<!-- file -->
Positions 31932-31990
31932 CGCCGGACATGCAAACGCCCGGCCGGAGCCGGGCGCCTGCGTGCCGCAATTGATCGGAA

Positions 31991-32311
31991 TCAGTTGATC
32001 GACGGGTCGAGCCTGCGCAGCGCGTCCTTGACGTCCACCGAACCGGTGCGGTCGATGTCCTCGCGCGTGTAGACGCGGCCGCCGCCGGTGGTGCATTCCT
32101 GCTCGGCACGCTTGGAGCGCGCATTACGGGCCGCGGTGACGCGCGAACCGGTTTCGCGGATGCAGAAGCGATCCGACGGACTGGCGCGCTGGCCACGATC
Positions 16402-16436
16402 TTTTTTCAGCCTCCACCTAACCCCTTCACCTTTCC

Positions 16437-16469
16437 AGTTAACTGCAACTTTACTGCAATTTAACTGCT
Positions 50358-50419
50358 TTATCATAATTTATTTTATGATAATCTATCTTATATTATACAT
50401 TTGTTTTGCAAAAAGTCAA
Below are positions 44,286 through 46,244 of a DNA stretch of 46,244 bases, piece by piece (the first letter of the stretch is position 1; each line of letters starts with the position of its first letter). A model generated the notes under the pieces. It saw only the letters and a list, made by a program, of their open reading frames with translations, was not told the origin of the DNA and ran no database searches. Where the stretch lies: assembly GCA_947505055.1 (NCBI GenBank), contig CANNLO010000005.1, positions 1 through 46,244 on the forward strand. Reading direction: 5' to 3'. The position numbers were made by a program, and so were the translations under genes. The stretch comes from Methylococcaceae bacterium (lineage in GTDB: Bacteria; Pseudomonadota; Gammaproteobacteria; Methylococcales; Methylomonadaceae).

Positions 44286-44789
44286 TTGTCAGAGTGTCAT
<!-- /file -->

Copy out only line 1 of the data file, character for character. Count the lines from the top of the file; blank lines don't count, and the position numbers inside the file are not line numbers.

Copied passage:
Positions 31932-31990